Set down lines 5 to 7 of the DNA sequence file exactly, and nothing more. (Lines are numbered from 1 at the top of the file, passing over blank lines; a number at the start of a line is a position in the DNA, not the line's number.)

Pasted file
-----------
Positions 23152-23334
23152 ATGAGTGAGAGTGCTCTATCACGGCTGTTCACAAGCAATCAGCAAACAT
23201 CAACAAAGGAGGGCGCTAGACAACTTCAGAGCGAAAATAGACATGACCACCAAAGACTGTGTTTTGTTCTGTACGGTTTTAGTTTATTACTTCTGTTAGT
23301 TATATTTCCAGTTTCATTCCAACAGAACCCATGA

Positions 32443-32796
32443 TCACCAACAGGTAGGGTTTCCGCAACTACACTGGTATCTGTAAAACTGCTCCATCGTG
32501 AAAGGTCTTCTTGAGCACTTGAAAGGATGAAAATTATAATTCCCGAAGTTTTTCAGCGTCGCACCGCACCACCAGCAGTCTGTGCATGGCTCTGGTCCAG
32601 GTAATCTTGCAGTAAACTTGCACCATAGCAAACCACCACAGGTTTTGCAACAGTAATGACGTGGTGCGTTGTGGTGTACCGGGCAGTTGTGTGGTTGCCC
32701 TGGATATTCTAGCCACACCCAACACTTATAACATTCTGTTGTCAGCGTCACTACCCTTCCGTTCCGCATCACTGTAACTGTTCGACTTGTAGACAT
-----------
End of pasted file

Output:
Positions 32443-32796
32443 TCACCAACAGGTAGGGTTTCCGCAACTACACTGGTATCTGTAAAACTGCTCCATCGTG
32501 AAAGGTCTTCTTGAGCACTTGAAAGGATGAAAATTATAATTCCCGAAGTTTTTCAGCGTCGCACCGCACCACCAGCAGTCTGTGCATGGCTCTGGTCCAG